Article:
Infers state-recorded gender categories from first names and dates of birth using historical datasets. By using these datasets instead of lists of male and female names, this package is able to more accurately infer the gender of a name, and it is able to report the probability that a name was male or female. GUIDELINES: This method must be used cautiously and responsibly. Please be sure to see the guidelines and warnings about usage in the 'README' or the package documentation. See Blevins and Mullen (2015) < http://www.digitalhumanities.org/dhq/vol/9/3/000223/000223.html>.
An R package for predicting gender from first names using historical data.
Data sets, historical or otherwise, often contain a list of first names but seldom identify those names by gender. Most techniques for finding gender programmatically rely on lists of male and female names. However, the gender associated with names can vary over time. Any data set that covers the normal span of a human life will require a historical method to find gender from names. This R package uses historical datasets from the U.S. Social Security Administration, the U.S. Census Bureau (via IPUMS USA), and the North Atlantic Population Project to provide predictions of gender for first names for particular countries and time periods.
You can install this package from CRAN:
install.packages("genderdata", type = "source",repos = "")
If you prefer, you can install the development versions of both packages from the rOpenSci package repository:
install.packages(c("gender", "genderdata"),repos = "",type = "source")
gender() function takes a character vector of names and a year or
range of years and uses various datasets to predict the gender of names.
Here we predict the gender of the names Madison and Hillary in 1930 and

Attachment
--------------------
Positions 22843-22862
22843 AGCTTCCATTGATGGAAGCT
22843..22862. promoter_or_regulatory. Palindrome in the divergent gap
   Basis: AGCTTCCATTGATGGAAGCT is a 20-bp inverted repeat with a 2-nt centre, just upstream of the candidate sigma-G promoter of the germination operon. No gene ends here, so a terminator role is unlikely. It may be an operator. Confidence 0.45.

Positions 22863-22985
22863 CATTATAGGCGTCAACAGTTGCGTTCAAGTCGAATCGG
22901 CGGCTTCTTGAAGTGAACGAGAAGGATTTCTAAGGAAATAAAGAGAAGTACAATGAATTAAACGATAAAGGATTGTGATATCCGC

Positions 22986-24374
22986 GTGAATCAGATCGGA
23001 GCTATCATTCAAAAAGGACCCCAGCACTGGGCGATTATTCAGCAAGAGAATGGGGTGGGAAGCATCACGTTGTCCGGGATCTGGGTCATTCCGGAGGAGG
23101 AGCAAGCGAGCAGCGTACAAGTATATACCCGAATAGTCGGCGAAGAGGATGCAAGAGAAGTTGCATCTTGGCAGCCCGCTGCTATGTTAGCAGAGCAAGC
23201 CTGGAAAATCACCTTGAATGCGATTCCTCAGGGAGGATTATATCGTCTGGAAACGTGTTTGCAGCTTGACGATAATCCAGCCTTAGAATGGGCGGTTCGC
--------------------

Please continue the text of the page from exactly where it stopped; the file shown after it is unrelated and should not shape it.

again in the 2000s using Social Security data.
library(gender)gender(c("Madison", "Hillary"), years = 1930, method = "ssa")#> # A tibble: 2 x 6#> name proportion_male proportion_female gender year_min year_max#> <chr> <dbl> <dbl> <chr> <dbl> <dbl>#> 1 Hillary 1. 0. male 1930. 1930.#> 2 Madison 1. 0. male 1930. 1930.gender(c("Madison", "Hillary"), years = c(2000, 2010), method = "ssa")#> # A tibble: 2 x 6#> name proportion_male proportion_female gender year_min year_max#> <chr> <dbl> <dbl> <chr> <dbl> <dbl>#> 1 Hillary 0.00550 0.994 female 2000. 2010.#> 2 Madison 0.00460 0.995 female 2000. 2010.
See the package vignette for a fuller introduction and suggestions on
how to use the
gender() function efficiently with large datasets.
vignette(topic = "predicting-gender", package = "gender")
To read the documentation for the datasets, install the genderdata package then examine the included datasets.
library(genderdata)data(package = "genderdata")
If you use this package, I would appreciate a citation. You can see an
up to date citation information with
citation("gender"). You can cite
either the package or the accompanying journal article.
Historical Data. R package version 0.5.2. https://github.com/ropensci/gender
Cameron Blevins and Lincoln Mullen, “Jane, John … Leslie? A Historical Method for Algorithmic Gender Prediction,” Digital Humanities Quarterly 9, no. 3 (2015): http://www.digitalhumanities.org/dhq/vol/9/3/000223/000223.html
genderdatapackage as binary
install.packages()from the rOpenSci package repository instead of using
gender()to data frames
ipumsmethod that predicts gender before 1930 using U.S. Census data from IPUMS (contributed by Benjamin Schmidt).
genderimplements gender lookup for names and data frames